Today’s customer finds subscriptions at every point – be it media, sales, entertainment, or retail. There exists a subscription economy in almost every sector where customers are spending money.
Now that wise the advent of digital technology, opting in and out of subscriptions has become simpler than ever – with a few taps on the smartphone.
These pay-as-you-go services have benefitted from predictable and flexible revenue projections. Large economies of scale owing to relatively smaller fixed costs and data-driven insights from direct customer terms also helped in the same.
It is pertinent to understand the subscription economy index to perfectly know and get the subscription economy. With the growth in the subscriptions, when compared to the other kinds of sales, it can completely change the ball game altogether.
Quality is something that helps differentiate two successful businesses. And also how well it connects to the audience is another vital point. Having said that, subscription businesses differ from the typical models as they render some quality of uniqueness.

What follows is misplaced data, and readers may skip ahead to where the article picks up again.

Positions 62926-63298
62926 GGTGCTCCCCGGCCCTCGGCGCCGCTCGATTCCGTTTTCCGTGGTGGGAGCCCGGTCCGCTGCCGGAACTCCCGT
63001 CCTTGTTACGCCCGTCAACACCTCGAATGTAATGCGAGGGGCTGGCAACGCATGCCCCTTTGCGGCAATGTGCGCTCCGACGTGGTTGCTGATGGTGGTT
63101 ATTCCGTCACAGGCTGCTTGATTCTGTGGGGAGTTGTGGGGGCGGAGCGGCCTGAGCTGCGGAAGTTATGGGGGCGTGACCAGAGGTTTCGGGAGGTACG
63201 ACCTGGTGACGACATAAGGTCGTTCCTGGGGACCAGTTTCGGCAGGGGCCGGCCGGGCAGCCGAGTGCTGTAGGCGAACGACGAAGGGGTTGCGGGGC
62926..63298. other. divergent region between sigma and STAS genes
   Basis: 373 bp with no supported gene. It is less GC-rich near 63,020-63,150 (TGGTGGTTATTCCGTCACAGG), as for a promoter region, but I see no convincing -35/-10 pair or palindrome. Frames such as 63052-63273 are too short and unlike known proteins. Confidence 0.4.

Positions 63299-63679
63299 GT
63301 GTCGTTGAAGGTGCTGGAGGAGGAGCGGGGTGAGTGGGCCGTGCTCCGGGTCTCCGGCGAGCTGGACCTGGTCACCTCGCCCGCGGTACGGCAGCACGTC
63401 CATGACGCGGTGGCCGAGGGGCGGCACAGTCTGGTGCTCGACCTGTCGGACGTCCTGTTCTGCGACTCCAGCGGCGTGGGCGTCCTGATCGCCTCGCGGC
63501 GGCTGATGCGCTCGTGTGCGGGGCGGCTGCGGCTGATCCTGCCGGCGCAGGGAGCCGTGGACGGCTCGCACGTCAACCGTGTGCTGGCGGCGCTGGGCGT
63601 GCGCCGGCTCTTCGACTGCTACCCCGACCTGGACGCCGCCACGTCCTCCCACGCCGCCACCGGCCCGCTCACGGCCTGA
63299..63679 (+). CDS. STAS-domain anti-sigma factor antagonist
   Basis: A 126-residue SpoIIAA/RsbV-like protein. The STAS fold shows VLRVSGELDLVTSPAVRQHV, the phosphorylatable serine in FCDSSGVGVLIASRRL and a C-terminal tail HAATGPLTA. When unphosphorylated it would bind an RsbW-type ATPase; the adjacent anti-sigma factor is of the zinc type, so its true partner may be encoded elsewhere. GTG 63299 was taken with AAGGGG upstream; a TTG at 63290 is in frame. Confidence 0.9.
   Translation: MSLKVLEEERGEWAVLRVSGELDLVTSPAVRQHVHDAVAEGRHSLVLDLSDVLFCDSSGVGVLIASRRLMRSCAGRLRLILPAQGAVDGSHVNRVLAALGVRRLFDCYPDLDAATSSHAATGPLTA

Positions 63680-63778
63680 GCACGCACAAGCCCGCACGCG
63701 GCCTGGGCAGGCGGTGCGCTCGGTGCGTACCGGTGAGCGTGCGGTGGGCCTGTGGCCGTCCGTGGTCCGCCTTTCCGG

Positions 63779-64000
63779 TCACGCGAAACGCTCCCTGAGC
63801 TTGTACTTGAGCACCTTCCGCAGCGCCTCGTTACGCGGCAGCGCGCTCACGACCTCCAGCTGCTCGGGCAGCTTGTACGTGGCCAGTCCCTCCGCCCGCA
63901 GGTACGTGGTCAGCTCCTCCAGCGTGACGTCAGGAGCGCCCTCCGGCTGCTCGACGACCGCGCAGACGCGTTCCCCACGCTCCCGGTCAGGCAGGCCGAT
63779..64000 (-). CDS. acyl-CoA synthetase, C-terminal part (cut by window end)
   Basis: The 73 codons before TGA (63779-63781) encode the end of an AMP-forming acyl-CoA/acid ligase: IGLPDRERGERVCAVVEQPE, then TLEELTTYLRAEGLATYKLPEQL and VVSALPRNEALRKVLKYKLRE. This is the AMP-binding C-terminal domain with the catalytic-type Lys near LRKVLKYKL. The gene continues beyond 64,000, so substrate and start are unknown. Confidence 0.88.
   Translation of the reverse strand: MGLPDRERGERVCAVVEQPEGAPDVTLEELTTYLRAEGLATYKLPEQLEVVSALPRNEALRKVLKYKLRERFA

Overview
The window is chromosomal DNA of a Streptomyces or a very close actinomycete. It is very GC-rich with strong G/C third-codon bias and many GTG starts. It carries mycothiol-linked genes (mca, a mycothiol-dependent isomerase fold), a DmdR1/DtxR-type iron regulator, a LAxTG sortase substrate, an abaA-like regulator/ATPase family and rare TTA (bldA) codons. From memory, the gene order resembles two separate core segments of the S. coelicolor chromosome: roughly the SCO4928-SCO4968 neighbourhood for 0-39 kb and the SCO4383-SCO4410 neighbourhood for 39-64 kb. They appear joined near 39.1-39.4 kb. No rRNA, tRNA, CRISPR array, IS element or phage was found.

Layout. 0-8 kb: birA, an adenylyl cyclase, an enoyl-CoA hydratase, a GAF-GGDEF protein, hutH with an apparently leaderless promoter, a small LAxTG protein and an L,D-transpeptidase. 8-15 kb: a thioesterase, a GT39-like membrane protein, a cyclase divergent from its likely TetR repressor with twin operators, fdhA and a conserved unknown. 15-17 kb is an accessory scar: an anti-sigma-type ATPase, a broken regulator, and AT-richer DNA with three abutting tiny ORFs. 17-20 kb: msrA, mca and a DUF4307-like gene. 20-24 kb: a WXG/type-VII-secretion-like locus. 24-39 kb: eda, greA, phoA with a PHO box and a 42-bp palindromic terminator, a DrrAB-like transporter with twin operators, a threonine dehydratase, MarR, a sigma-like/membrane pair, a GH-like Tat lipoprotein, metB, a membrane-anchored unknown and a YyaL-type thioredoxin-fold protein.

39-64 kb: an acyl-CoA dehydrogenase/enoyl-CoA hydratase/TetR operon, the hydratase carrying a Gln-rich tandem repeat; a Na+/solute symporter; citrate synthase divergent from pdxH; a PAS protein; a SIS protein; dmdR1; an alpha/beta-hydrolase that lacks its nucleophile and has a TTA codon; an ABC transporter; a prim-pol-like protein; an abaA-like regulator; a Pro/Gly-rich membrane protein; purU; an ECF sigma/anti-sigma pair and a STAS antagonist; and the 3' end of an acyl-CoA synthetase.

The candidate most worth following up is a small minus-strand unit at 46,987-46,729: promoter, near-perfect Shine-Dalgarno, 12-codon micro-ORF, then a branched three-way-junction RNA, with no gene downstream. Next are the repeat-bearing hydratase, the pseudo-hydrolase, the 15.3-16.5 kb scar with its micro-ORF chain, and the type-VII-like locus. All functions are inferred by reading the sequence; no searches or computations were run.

Now this quality can range from product discovery or it can be getting service at your doorstep or it may also include saving a trip to the nearby store.
Let me give you a small example. The subscribers to Amazon prime is definitely taking a notch up. You have the seamless freedom to watch a multitude of movies, series, or documentaries and that too in different genres.
You also have the option to stream it with multiple devices and also on the website. It all simmers down to variety and quality that makes or breaks a deal. And that is why it is important to emphasize its unique selling point.
As Gautam Gupta, Co-Founder, and CEO of NatureBox rightly quotes it, “Focus on the customer. For many categories of products, the majority of consumers don’t want to be locked into a subscription model. Therefore, you have to convince a potentially skeptical consumer to sign up. You have to prove to the customer that you have the best products or offer compelling value. To do this, you need to know who she is, what motivates her to buy, and how you will keep her. The subscription implies that you will provide value on a sustainable basis, so think about what happens after the first few months. How do you make the experience unique?”
While it needs to be seen that the traditional media is also facing a high churn rate, all due to the amount of contention in the industry. In the meantime, subscriptions too are growing but are limited by the existing payment methods.
The growth of digital subscriptions goes hand in hand. As customers lean more into getting frictionless solutions and wish to grab the easiest route to do a payment. You can see most of the payments for the subscription services are through electronic methods.22
Though consumer’s profitability and interest waxes and wanes. While the saturation for the subscription market seems plausible for particular verticals, the ones supported by digital software are most likely to adapt to a subscription model.